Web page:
Home >Markets >Cryptocurrency >Musk's bitcoin decision is not about the environment at all

The price of bitcoin fell by 13.3% on Wednesday to close at $49,150. The cryptocurrency is volatile, and Wednesday’s fall was the sharpest single-day drop this year.

The following chart plots the daily change in the price of bitcoin in percentage terms.

Wednesday’s fall was the sharpest single-day drop this year.
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Wednesday’s fall was the sharpest single-day drop this year.

The cryptocurrency plunged after Tesla CEO Elon Musk tweeted that the company will no longer accept bitcoins as payments. “We are concerned about rapidly increasing use of fossil fuels for Bitcoin mining and transactions, especially coal, which has the worst emissions of any fuel," Musk said in a tweet.

Over the years, it has become more and more difficult to mine bitcoin. These days bitcoin farms with giant racks of computers are needed to mine bitcoins.

As Jacob Goldstein writes in Money – The True Story of a Made-Up Thing: “People started building special computers optimized to mine bitcoin. Then they started filling giant warehouses full of racks of those mining computers. The computers sucked up so much energy that miners began seeking out places in the world where power was cheap to lower their costs of mining. Vast mining operations sprung up in Iceland, Mongolia, and, especially, China."

Bitcoin mining ends up using a lot of electricity, which is generated by burning fossil fuels. Thirty-six percent of the world’s electricity is generated by burning coal, and 23% by burning natural gas.

As Bill Gates writes in How to Avoid a Climate Disaster: “Greenhouse gases trap heat, causing the average surface temperate of the earth to go up. The more gases there are, the more the temperature rises. And once greenhouse gases are in the atmosphere, they stay there for a very long time; something like one-fifth of the carbon dioxide emitted today will still be there in 10,000 years." Bitcoin mining adds to this pollution.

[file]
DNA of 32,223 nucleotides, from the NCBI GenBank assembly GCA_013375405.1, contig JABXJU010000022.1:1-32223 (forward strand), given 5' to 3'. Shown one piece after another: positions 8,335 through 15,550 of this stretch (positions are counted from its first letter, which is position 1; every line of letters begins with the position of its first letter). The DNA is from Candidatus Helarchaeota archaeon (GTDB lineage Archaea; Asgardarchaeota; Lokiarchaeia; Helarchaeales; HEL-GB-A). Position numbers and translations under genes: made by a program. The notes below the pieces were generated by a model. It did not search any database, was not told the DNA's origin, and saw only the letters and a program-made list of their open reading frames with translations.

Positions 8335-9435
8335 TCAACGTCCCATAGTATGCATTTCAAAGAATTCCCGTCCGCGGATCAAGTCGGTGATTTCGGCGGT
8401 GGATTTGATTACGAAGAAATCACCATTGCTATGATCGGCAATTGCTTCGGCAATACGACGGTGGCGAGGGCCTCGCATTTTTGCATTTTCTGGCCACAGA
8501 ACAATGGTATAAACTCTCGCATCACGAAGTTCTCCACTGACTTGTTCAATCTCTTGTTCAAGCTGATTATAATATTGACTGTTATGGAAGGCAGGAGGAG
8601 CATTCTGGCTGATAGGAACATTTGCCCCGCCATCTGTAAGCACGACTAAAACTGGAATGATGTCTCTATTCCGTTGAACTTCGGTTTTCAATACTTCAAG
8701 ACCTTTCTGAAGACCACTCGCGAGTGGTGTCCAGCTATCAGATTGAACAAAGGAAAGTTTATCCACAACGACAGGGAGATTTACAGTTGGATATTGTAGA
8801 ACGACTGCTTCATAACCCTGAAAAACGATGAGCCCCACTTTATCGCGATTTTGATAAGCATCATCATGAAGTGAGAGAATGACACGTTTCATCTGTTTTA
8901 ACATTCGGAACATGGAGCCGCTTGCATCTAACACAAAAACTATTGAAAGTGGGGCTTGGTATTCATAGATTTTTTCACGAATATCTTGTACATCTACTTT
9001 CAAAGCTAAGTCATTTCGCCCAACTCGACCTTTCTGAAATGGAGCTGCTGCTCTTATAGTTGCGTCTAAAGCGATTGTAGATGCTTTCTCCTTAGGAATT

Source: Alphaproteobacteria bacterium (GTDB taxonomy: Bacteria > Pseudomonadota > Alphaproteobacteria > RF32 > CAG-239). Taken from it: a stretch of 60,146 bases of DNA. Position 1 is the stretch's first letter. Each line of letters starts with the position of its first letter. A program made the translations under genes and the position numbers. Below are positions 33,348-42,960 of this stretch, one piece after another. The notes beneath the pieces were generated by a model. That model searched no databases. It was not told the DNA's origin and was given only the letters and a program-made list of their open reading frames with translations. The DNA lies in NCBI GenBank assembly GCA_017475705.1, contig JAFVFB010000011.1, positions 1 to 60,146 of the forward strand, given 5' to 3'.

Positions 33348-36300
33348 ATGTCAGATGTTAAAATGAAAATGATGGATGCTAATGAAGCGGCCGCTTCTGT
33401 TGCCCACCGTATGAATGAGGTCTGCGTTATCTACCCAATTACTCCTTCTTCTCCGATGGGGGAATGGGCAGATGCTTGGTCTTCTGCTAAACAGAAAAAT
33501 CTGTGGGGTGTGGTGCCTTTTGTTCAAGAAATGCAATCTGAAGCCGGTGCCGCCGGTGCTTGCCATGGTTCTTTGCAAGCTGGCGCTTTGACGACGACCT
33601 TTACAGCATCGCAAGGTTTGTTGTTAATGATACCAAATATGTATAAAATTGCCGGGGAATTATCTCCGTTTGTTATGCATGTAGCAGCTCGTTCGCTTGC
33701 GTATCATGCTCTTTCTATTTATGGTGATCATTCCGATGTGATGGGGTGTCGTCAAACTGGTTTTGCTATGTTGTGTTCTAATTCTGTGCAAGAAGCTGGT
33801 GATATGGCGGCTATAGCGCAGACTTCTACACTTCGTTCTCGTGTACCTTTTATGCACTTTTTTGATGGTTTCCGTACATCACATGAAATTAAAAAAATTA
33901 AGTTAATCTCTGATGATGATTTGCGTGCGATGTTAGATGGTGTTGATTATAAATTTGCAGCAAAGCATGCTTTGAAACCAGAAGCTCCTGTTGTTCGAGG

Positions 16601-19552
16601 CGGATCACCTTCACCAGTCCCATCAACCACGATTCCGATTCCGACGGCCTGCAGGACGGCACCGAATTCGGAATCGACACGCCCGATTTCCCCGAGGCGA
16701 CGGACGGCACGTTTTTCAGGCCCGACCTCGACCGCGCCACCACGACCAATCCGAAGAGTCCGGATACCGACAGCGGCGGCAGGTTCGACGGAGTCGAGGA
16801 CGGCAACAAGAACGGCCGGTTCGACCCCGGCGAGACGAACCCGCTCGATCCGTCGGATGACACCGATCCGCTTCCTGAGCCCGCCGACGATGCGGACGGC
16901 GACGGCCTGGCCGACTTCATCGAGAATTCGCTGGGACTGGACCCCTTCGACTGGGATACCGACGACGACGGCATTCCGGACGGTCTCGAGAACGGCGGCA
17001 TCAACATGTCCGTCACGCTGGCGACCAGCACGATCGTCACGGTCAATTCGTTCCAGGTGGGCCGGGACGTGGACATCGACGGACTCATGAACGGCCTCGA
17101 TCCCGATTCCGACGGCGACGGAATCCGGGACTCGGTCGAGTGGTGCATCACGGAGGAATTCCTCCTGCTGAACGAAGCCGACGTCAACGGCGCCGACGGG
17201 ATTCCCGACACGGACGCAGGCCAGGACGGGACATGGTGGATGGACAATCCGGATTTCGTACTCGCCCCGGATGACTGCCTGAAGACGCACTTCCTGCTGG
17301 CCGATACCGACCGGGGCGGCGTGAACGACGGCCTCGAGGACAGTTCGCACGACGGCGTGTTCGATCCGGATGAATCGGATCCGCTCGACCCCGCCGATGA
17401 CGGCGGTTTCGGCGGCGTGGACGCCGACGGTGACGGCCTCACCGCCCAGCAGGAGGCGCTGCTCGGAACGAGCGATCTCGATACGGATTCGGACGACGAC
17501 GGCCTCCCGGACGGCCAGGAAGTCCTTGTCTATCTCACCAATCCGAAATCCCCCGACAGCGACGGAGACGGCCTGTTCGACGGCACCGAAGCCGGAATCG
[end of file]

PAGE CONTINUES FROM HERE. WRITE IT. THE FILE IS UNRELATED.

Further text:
The trouble is all this did not become obvious as of yesterday. It has been well-known for a while. Given this, there seems to be more to Musk’s decision.

One reason could have been bitcoin’s price volatility. This is evident in the accompanying chart.

As Mark Carney writes in Value(s) – Building a Better World For All: “Cryptocurrencies are proving volatile short-term stores of value, exhibiting price fluctuations that can lead to gains or losses of 50% within months. Over the past five years, the daily standard deviation of bitcoin was ten times that of [the pound] sterling."

For instance, the price of bitcoin shot up 74% to $57,540 in the three weeks to 21 February. This helped Tesla make money on its bitcoin investments. In the March quarter, the company made a profit of $101 million by selling around 10% of its bitcoin holdings.

Volatility means that the price doesn’t always go up; it falls as well. The value of bitcoin halved to $3,503 from $7,038 in a little over three months to 10 December 2018. It is worth remembering here that a 50% fall wipes out a 100% gain.

In this scenario, if Tesla had been selling cars in bitcoin, its revenue and profit in dollar terms would have fallen for the portion of vehicles it managed to sell in bitcoins.

Stock market investors do not like earnings surprises, which selling cars for bitcoins can introduce. This seems like a more plausible explanation for Musk’s sudden love for the environment.

Also, it needs to be kept in mind here that the US treasury secretary Janet Yellen has been talking about a new regulatory structure for cryptocurrencies since being sworn into the position earlier this year. “There are issues around money laundering, Bank Secrecy Act, use of digital currencies for illicit payments, consumer protection and the like," she recently said. It is quite possible that Tesla is getting ready for a new regulatory structure.

Finally, the CEO of a publicly-traded company with a market value of more than $550 billion, offering views on a cryptocurrency in which his company has investments, influencing its price, is bad corporate governance.

If this isn’t front-running, one doesn’t know what is. It ends up influencing retail investors in the wrong way. And it’s surprising that the American financial regulators have not done anything about it. Possibly, a message to Musk has quietly gone out.

Vivek Kaul is the author of Bad Money.

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